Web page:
Agnes Martin - 20th Century & Contemporary Art Day Sale - Afternoon Session New York Tuesday, November 14, 2017 | Phillips

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  • Provenance

    The Artist
    David and Renze Nesbit, New Mexico
    Renze Nesbit, New Mexico
    Acquired from the above by the present owner

  • Literature

    Tiffany Bell, ed., Agnes Martin Catalogue Raisonné: Paintings, New York: Artifex Press, 2017 - ongoing, no. 1996.022, online (illustrated)

  • Catalogue Essay

    "People think that painting is about color

    It's mostly composition

    It's composition that's the whole thing"

    Agnes Martin

    Emptied of image, narrative and “meaning” in any conventional sense, the present two Untitled paintings, both executed in the twilight of Agnes Martin’s career, are nonetheless expansive in their evocation of beauty, peace, happiness and a spiritual sublime. These two works wonderfully embody the expressiveness within minimal means that is a hallmark of Martin's corpus and which stands as her most influential contribution to the discourse on the nature of painting. Manifesting itself as an intellectual balancing act, with a grace and integrity that verges on the transcendent, Martin’s art constitutes a prolonged and fully investigated dissertation into the very nature of abstract painting.

    Painted after her move to Taos in New Mexico, the softly colored, almost translucent bands are reminiscent of the ethereal desert light in which she was working. The vast expanse of the empty landscape, where the horizon and sky merge almost imperceptibly, became the inspiration for her work, with her use of color exploring the physical properties of the light spectrum, rather than the objects of color themselves. “Color in Martin's late paintings serves a function comparable to that of formal design or composition. The way she deploys color alludes to the workings of light rather than to objects of color. Her pale blues are not remote and cool, nor are her yellows hot. Because the paint is diluted acrylic and combines with the chalky whites of her gesso, Martin's colors both absorb and reflect light. This unusual way of handling color, as if to impart a feel or an ‘aroma’ rather than to create temperature or to mimic naturalistic color, characterizes much of Martin's work over the past several years. Her hues, so masterfully washy, are liquid intimations of color. They are also fields of space that recede and advance in relation to one another.” (Ned Rifkin, Agnes Martin—The Music of the Spheres from Agnes Martin: the Nineties and Beyond, exh. cat., The Menil Collection, Houston, 2002, p. 26)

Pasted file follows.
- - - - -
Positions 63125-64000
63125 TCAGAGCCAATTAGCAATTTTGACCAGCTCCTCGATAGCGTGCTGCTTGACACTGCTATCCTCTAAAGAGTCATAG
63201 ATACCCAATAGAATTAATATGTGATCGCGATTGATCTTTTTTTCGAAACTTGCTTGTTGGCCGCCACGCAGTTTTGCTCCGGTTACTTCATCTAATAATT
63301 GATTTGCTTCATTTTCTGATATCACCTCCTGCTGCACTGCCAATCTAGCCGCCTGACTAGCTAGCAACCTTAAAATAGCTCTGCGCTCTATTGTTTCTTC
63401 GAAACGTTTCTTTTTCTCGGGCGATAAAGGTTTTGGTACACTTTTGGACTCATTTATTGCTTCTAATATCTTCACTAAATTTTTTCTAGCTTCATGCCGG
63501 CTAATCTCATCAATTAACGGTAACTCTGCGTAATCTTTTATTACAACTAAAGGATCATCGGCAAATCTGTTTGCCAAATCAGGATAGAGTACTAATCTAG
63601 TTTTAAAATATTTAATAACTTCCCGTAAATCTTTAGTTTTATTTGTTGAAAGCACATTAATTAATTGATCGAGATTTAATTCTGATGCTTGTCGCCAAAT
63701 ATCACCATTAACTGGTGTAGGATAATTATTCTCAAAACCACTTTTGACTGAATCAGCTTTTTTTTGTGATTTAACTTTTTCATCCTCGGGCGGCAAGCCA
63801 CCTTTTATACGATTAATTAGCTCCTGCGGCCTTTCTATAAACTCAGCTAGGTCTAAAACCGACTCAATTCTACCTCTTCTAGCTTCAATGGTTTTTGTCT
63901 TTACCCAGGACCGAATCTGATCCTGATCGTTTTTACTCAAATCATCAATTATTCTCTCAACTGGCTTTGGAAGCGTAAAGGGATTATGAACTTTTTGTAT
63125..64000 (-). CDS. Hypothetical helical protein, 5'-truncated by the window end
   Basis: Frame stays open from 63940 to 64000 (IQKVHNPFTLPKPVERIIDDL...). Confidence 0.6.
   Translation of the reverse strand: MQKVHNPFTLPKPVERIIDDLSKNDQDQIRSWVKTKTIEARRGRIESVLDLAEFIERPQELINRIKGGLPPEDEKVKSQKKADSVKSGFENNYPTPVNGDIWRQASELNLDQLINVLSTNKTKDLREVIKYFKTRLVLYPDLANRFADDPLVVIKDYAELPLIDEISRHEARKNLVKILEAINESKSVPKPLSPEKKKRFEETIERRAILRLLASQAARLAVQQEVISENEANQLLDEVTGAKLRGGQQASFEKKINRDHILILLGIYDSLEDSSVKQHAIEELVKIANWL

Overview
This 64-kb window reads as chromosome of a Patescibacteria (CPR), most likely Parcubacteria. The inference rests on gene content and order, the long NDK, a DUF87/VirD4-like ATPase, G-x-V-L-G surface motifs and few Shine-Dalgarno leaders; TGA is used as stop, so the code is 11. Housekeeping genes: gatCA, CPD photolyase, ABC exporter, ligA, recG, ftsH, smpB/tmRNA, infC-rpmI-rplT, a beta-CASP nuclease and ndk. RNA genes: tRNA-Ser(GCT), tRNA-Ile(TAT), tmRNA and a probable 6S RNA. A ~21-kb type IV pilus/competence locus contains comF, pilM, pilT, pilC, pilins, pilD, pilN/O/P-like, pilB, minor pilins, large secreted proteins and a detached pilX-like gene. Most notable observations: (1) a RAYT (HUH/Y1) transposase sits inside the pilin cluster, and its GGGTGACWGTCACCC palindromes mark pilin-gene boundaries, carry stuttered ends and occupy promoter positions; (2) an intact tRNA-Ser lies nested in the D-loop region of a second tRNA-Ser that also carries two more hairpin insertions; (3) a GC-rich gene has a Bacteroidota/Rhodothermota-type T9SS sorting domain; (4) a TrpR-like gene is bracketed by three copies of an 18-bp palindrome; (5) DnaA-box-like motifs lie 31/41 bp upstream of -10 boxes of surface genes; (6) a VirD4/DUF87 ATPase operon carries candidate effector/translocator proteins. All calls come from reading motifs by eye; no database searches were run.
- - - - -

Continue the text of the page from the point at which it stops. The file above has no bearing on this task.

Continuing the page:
These works present a portal into Martin’s unique spiritual sensibility, and yet are born of a tightly regulated system: emotional verve impeccably and intriguingly obfuscated by an exquisitely structured façade. In the present paintings, the tenets of composition and perspective are stripped down to their essentials, the stunning result being the achievement of unclouded aesthetic serenity. The artist’s gentle manipulation of the logic of geometry and classical perfection contrasts with the solidity of her pictorial structure. By employing Minimalist abstraction not as a clinical device, but rather as a means of revelation, she achieves a perfection of the surface that engenders beauty, calm, and self-reflection in the viewer.

    Martin wanted her work to be about a transcendent experience. Her philosophy centered on a sense of faith, yet her ideas are not to be confused with religion. She was able to see perfection in life and believed that beauty expressed that perfection; she noted, "When I think of art I think of beauty. Beauty is the mystery of life. It is not in the eye it is in the mind. In our minds there is awareness of perfection. […] The function of art work is the stimulation of sensibilities, the renewal of memories of moments of perfection.” (Agnes Martin quoted in Agnes Martin, exh. cat., Tate Modern, London, 2015, pp. 158, 235)

  • Artist Biography

    Agnes Martin

    American • 1912 - 2004

    Known for her deeply soothing and intricately ordered abstractions, painter Agnes Martin developed an artform that was deeply influenced by Zen Buddhism, American Transcendentalism, and the placid complexity of the landscape. Martin produced a body of work distinguished by its use of orderly grids and calm lines executed in a soothing and organic palette. While she has been associated with both the Abstract Expressionists and the Minimalists, Martin’s painting evades classification; she charted new terrain that existed outside of the traditional conventions of the painterly avant-garde, producing a novel artform that envelops the viewer in its soothing totality, creating an effect much like the entrancement produced by the relentless sound of crashing waves.

    Martin’s work is intimately tied to place and pattern. Throughout her career, she worked between the arid deserts of Taos, New Mexico and the concrete canyons of Lower Manhattan. The work Martin produced in each place reflects the material experiences of localized being, tempered by manifestations of the artist’s lifelong habits of meditation and her adherence to Buddhist and Transcendentalist teachings. Martin’s work was widely celebrated during her lifetime, as she was represented by the prestigious Betty Parsons Gallery, but it has experienced in recent years a renaissance of public opinion with recent retrospectives at Tate, London in 2015 and the Solomon R. Guggenheim Museum, New York in 2016.

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acrylic on canvas
12 x 12 in. (30.5 x 30.5 cm.)
Executed circa 1995.

$350,000 - 450,000 

Sold for $375,000

Contact Specialist
Rebekah Bowling
Head of Day Sale, Afternoon Session
New York
+ 1 212 940 1250
[email protected]

20th Century & Contemporary Art Day Sale - Afternoon Session

New York Auction 15 November 2017